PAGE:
FX.co ★ Икономически календар на търговците. Международни икономически събития

Невъзможно е да се получи ясна и балансирана картина на пазарната ситуация и да се направи печеливша сделка без специален инструмент за фундаментален анализ - Икономическия календар. Това е графика на значителните издания на ключови икономически показатели, събития и новини. Всеки инвеститор трябва да следи важни макроикономически данни, съобщения от служители на централните банки, речи на политически лидери и други събития във финансовия свят. Икономическият календар посочва времето на публикуване на данните, неговото значение и способността да повлияе на обменните курсове.
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Понеделник, 8 Март, 2021
Economy Watchers Survey (Feb)

The Economy Watchers Survey asks business-cycle sensitive workers their thoughts on existing and future economic conditions, giving a detailed picture of economic trends in Japan . The survey is based on questionnaires from 'man on the street' sectors that are particularly vulnerable to business cycle turns. These segments of the economy include sectors such as retail, restaurant service and taxi driving. With this combined data the Japanese Eco Watchers report serves as both a consumer confidence indicator and a leading indicator for the rest of the economy. The report is usually released less than two weeks after the reporting month, thus its statistics are usually very timely. The headline number is released where 50 represents the center midpoint line of boom/bust sentiment.

Leading Indicators (Jan)

This index is designed to predict the direction of the economy, but it tends to have a muted impact because most of the indicators used in the calculation are released previously. There's a revised version of this indicator released about 10 days later, but it's not included for lack of significance. Source changed series from a diffusion index to a composite index as of Jun 2008.

Combined reading of 11 economic indicators related to employment, production, new orders, consumer confidence, housing, stock prices, money supply, and interest rate spreads.

Deputy Governor of the Bank of Japan Masayoshi Amamiya will give a speech

Since March 2018, Masayoshi Amamiya has been appointed for a five-year term as Deputy Chairman of the Board of the Bank of Japan. From 1979 he worked in various positions in the BL. Since 2012, he was head of the Osaka unit. His statements may shed light on the future policy of the Bank, and, consequently, affect the yen rate. However, this is unlikely.

Unemployment Rate (Feb)

The percentage of individuals in the labor force who are without a job but actively seeking one. A higher Unemployment Rate is generally a drain on the economy. Not only does it mean that resources are not being fully utilized, but it also results in lower consumer spending as there are fewer workers receiving paychecks.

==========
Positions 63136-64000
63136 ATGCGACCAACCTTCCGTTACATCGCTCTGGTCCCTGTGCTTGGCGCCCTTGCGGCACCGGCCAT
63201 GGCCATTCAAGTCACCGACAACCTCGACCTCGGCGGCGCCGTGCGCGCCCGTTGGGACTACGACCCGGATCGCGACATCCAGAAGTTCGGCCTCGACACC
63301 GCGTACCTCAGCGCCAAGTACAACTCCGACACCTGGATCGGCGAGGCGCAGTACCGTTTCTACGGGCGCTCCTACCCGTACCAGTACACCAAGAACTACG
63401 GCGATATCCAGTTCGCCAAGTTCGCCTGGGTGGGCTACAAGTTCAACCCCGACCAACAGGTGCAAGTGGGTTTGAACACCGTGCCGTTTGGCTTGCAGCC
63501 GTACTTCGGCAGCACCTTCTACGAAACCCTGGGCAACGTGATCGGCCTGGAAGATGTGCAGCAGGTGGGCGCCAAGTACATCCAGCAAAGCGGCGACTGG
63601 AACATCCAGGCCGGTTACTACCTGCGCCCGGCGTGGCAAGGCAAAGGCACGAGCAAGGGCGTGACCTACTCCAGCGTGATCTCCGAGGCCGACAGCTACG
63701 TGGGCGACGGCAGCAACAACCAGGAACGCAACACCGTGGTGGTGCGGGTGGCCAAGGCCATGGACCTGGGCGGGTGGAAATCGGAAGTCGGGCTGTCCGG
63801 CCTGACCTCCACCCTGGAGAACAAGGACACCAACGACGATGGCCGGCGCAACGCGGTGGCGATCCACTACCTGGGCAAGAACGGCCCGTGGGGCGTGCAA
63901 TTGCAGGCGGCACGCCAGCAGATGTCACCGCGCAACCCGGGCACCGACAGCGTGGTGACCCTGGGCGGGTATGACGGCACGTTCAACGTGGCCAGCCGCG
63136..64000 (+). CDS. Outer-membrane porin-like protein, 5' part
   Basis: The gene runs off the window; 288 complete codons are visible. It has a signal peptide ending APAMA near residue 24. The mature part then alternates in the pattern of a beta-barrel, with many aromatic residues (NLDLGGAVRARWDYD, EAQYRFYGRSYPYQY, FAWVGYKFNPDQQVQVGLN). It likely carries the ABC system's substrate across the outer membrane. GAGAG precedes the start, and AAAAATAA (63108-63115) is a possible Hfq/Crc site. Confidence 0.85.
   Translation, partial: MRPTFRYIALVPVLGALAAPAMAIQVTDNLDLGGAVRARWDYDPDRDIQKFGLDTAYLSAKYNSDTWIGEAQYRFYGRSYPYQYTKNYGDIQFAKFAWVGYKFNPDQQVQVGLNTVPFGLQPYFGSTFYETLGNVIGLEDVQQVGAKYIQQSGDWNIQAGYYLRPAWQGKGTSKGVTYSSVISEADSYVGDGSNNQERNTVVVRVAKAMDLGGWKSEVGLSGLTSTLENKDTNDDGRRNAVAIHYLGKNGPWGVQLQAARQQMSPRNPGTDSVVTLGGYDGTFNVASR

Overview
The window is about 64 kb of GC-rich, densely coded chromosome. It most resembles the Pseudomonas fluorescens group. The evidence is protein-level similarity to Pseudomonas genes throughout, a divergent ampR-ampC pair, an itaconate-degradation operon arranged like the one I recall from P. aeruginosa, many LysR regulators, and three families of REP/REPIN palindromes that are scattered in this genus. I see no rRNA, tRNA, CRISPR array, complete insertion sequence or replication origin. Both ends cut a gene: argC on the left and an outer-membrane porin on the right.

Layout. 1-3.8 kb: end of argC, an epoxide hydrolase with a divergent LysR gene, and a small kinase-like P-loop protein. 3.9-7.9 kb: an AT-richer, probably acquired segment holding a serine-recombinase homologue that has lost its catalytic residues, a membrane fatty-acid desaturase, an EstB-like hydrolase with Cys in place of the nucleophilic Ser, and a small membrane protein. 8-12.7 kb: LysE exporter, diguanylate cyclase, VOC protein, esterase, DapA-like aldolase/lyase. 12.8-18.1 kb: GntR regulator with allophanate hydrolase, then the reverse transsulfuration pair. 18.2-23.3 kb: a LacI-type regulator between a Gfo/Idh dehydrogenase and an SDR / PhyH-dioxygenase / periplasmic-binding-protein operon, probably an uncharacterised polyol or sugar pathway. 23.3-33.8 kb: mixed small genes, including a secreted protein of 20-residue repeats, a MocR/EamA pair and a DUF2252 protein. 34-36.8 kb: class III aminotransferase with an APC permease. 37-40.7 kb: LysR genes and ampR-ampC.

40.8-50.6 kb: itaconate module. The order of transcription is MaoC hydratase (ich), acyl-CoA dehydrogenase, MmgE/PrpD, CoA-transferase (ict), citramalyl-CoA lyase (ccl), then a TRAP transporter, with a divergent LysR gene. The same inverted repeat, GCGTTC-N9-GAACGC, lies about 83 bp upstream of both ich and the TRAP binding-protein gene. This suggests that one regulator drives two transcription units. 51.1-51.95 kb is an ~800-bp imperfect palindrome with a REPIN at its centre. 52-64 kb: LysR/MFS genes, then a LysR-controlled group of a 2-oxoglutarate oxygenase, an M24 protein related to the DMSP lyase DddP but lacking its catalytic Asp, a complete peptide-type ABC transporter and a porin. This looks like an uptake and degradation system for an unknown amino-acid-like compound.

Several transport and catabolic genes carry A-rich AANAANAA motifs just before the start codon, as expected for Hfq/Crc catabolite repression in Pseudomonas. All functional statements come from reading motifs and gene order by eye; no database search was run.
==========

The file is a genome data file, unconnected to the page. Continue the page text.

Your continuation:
Note: The unemployment rate generally moves slowly, so changes of only a few tenths of a percent are still considered significant. Also note that the unemployment rate does not account for discouraged workers. Therefore, in an economically depressed environment, such as that which occurred in Cold War era East Germany, the Unemployment Rate may not accurately reflect the extent of problems.

High unemployment translates into lower average wages and reduced consumer spending. As consumer spending is the majority of total expenditure, rising unemployment often leads to slow economic growth. In addition, high or rising unemployment puts downward pressure on interest rates and leads to a depreciating Franc.

Industrial Production (Jan)
0.0% m/m;
-1.0% y/y

Measures the per volume change in output from mining, quarrying, manufacturing, energy and construction sectors in Germany. Industrial production is significant as a short-term indicator of the strength of German industrial activity. High or rising Industrial Production figures suggest increased production and economic expansion, healthy for the Euro. However, uncontrolled levels of production and consumption can spark inflation.

The report is only a preliminary estimate figure that does not move the markets much. The figure is released in headlines as a monthly percent change.

Sentix Investor Confidence (Mar)

Level of a diffusion index based on surveyed investors and analysts. Above 0.0 indicates optimism, below indicates pessimism. This is a survey of about 2,800 investors and analysts which asks respondents to rate the relative 6-month economic outlook for the Eurozone.